The Global Environment, Natural Resources, and Economic Growth by Alfred Greiner, Willi Semmler

The Global Environment, Natural Resources, and Economic Growth by Alfred Greiner, Willi Semmler
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The Global Environment, Natural Resources, and Economic Growth

by Alfred Greiner, Willi Semmler

Publisher: Oxf§ŕrd Univ§Örsity Pr§Öss | 2008-07-25

Recently, the public attention has turned toward the intricate interrelation between economic growth and global warming. This book focuses on this nexus but broadens the framework to study the issue. Growth is seen as global growth, which affects the global environment and climate change. Global growth, in particular high economic growth rates, imply a fast depletion of renewable and non-renewable resources.

Thus this book deals with the impact of the environment and the effect of the exhaustive use of natural resources on economic growth and welfare of market economies as well as the reverse linkage. It is arranged in three parts: Part I of the book discusses the environment and growth. There, Greiner and Semmler incorporate the role of environmental pollution into modern endogenous growth models and use recently developed dynamic methods and techniques to derive appropriate abatement activities that policymakers can institute. Part II looks at global climate change using these same growth models. Here, too, the authors provide direct and transparent policy implications. More specifically, the authors favour tax measures, such as a carbon tax, over emission trading as instruments of mitigation policies. Part III evaluates the use and overuse of renewable and non-renewable resources in the context of a variety of dynamic models. They, in particular, consider the cases when resources interact as an ecological system and analyze issues of ownership of resources as well as policy measures to avoid the overuse of resources. In addition, not only intertemporal resource allocation but also the eminent issues relating to intertemporal inequities, as well as policy measures to overcome them, are discussed in each part of the book.


"Issues concerning the global environment, natural resources and economic growth are at the heart of a great deal of current political and social debate. Greiner and Semmler in this book address these issues within the framework of modern economic theory, in particular applying the techniques of intertemporal optimal growth theory. They develop an integrated framework for the study of environmental and climate issues as well as those concerning renewable and non-renewable resources. As a result they present a range of simple models that give policy insights and policy recommendations. This book should be of interest to applied economists, climate change modellers and environmental policy makers."--Professor Carl Chiarella, School of Finance and Economics, University of Technology, Sydney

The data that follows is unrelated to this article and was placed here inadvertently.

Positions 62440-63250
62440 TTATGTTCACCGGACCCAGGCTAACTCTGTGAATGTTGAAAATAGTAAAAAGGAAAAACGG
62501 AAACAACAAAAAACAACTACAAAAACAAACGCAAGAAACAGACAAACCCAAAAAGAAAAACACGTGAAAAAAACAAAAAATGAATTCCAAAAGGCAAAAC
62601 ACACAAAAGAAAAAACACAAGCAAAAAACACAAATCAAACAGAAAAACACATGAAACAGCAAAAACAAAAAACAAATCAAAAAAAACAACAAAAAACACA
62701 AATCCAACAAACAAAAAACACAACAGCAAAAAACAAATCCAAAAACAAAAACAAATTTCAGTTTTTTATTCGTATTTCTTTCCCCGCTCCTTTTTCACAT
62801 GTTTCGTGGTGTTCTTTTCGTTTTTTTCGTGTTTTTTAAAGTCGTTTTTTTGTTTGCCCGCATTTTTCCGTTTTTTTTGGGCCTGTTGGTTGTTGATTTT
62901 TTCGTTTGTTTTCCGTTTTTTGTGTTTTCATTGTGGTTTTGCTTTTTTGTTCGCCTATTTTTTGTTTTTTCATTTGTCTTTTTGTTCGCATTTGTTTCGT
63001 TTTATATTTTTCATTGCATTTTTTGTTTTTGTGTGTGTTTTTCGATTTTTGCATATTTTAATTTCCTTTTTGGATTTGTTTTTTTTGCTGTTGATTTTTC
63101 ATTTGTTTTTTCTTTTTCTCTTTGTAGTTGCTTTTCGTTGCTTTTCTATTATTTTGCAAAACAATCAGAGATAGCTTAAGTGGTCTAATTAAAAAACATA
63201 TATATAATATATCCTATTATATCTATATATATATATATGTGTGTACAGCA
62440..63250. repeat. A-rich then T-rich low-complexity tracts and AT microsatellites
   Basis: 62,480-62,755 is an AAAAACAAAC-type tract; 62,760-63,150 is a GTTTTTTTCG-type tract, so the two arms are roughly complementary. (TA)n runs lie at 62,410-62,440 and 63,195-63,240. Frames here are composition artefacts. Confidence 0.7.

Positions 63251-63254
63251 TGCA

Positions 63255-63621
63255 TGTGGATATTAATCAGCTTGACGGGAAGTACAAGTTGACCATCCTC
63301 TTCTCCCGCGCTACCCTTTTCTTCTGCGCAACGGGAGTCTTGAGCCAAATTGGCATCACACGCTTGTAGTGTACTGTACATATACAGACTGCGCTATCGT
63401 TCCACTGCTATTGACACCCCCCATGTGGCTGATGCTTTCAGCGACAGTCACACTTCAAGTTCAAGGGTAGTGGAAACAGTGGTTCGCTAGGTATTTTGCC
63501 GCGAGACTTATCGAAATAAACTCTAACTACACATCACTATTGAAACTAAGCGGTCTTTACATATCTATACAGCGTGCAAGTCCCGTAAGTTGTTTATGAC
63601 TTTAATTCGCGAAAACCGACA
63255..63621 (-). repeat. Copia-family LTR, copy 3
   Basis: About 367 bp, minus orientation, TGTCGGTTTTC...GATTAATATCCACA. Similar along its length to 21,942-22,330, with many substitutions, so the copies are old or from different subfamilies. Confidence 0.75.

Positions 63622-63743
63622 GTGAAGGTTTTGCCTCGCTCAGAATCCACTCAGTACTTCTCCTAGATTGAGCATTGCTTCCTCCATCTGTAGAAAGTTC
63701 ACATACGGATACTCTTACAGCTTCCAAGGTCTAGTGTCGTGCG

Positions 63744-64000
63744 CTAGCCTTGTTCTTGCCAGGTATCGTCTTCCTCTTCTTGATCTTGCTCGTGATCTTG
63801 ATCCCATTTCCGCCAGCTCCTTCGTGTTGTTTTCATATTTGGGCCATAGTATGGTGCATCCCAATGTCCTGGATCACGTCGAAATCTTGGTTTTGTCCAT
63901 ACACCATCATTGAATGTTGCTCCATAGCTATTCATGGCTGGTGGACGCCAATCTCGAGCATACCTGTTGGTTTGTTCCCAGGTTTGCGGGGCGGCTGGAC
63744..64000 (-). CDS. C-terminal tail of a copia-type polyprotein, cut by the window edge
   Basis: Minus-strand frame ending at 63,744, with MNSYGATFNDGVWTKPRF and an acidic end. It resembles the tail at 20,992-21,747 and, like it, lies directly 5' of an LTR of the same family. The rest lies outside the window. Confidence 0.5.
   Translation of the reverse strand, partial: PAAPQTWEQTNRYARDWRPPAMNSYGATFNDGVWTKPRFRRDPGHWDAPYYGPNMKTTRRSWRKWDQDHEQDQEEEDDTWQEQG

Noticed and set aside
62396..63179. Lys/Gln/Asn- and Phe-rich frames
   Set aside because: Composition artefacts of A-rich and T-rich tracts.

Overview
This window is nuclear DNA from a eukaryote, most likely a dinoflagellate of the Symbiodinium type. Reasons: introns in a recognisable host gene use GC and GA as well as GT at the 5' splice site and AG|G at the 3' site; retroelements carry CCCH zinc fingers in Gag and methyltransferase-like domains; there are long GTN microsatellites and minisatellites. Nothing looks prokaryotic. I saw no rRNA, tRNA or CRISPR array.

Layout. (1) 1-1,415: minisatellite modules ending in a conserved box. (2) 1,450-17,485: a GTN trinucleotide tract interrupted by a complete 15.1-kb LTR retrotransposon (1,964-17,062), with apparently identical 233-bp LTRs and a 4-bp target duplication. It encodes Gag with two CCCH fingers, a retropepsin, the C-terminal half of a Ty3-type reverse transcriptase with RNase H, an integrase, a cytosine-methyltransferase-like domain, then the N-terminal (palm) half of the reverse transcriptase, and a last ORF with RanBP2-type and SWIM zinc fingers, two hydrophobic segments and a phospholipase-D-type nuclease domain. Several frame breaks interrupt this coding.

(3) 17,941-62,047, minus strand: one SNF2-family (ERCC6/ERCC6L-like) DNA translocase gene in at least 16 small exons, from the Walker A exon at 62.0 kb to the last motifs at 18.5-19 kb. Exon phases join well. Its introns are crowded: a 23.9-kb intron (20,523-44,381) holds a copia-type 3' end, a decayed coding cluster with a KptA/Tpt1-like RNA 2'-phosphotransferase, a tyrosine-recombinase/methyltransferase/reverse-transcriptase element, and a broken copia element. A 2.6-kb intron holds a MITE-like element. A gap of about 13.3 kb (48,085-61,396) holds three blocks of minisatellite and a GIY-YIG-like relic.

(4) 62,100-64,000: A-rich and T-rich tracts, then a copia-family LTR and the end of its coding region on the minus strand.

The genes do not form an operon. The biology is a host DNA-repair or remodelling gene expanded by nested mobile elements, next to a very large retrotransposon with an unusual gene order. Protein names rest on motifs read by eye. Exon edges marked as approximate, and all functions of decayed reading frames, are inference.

"Can economic growth continue in the face of environmental and resource constraints? Or rather, what kind of growth can continue in the face of such constraints? And what kinds of institutions are needed to bring about this growth? Clearly there are few questions that are of more significance for humanity. Greiner and Semmler bring tools of sophisticated economic theory to play in exploring the answers to these questions. Their analysis is thought-provoking and instructive, and is strongly recommended to anyone who wants to explore these issues deeply."--Geoffrey Heal, Paul Garrett Professor of Public Policy and Corporate Responsibility, Columbia Business School and School of International and Public Affairs

"This book offers a substantial and significant achievement from these two representatives of the Bielefeld School. Using endogenous growth theory, they construct a sophisticated, general model of the interaction between growth and the environment, and then show specifically using empirical data how it can be used to analyze policy regarding global warming, and problems of renewable and nonrenewable resource management in a nonlinear dynamic context. It provides examples of how conventional policy nostrums may not always work. This book should be required reading for serious students of these matters."--J. Barkley Rosser, Jr., James Madison University